UPDATE: On to the Senate for more clunker cash

Update: 2:09 p.m. Now that the U.S. House has passed a bill to add $2 billion to the cash-for-clunkers program, the action moves to the Senate on Monday.

The quick House action -- less than 24 hours after the first warnings the original $1 billion incentives pool was about to run dry -- and the 3 to 1 vote margin shows how much momentum the program had developed.

The rush of “clunker” showroom traffic has been the best boost in a year for most dealers. And dealers are rarely shy in telling their local politicians how they feel.

How will the bill do in the Senate? Well, if the average Congressional district has several dealerships, the average Senator has dozens or hundreds of dealers in his or her state.

UPDATE, 1:01 p.m.:Capital Hill is a beehive today as Congress scrambles to find additional funds to keep the unexpectedly popular cash-for-clunkers incentives from grinding to a halt.

After word Thursday that the $1 billion allocated for the program was running out, both White House and Congressional leaders started looking for fresh funds to keep it going.

Time is short. The House is due to adjourn this afternoon and the Senate next week.

This morning, House Appropriations Committee Chairman David Obey (D-Wis.) introduced a bill to add $2 billion. At the same time, the Michigan delegation met in the offices of Sen. Carl Levin (D-Mich.) to draft a similar bill that could be considered by the full House under a suspension of the rules, the Washington Post reported.

That would allow a quick vote and prevent amendments, but it would need a two-thirds majority to pass.

So far, most public comments by politicians support keeping cash-for-clunkers going. Opposition is muted.

UPDATE, 11:39 a.m.: Cash-for-clunkers deals written this weekend will be honored, msnbc’s First Read quoted White House spokesman Robert Gibbs as saying this morning.

So dealers in Detroit and other metro markets that are closed Saturday and Sunday are screwed.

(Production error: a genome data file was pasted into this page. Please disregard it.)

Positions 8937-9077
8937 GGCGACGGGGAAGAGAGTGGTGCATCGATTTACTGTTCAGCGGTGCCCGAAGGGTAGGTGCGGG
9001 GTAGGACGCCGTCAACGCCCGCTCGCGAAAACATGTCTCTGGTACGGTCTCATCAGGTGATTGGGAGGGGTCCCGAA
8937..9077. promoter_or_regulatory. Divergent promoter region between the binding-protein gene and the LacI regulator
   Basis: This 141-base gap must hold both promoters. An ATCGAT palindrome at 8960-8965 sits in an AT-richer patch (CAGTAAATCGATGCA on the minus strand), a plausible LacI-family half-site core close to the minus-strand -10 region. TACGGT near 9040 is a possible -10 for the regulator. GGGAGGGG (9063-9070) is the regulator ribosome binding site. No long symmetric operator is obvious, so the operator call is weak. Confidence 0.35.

While the White House and Congress scramble to catch up on how to fund the unexpected popularity of the federal incentive, dealers and customers have to wonder if and when the deals will disappear. Each deal becomes a $4,500 bet.

“Administration and Congressional officials are working to keep it up and running,” says Gibbs.

But dealers not open Saturday and Sunday only have until close of business today to take advantage of Gibb’s pledge. That may not be easy in towns like Detroit, where the morning headline in the Detroit Free Press reads “Clunker deals frozen.”

Cash-for-clunkers program defines how not to do it

The federal cash-for-guzzler fiasco is the very definition of how not to run an incentive program.

Everything that could possibly go wrong has. It took too long to start. The rules are too complicated. The $1 billion budget is too small. The rules changed at the last minute. Six days into a four-month program, the cash ran out. Or, wait, maybe not.

Amidst all the confusion, the only certainty is that the program worked. Despite flaws, it drove consumers to dealerships like nothing else has in the past 12 months. They took their gas guzzlers down to the local car shop, slammed the title on the counter and demanded to drive away in something new.

Now that sudden positive momentum is threatened.

Government programs paying consumers to trade-in old cars for new ones can work. European governments have done it for decades.

Here’s what they have learned (well, most of them).

Do it quick. Once you start to talk about it, many prospective customers stop buying new vehicles until they learn what the deal will be. The U.S. government took half a year.

Keep it simple. Trading in anything older than 10 years for any new vehicle is simple. Trading in something that gets less than some arbitrary fuel economy level (theoretical, not actual) for vehicles that get more than another arbitrary number is not.

Stimulate the economy, not set social policy. The idea is to jump-start moribund sales. Despite the cash-for-clunker name, the U.S. program specifies trading in gas guzzlers.

Don’t change the rules. Don’t readjust fuel-economy numbers days before the program starts, for example. And if it really works, don’t talk about pulling the plug six days into a four-month program because funds are running out.

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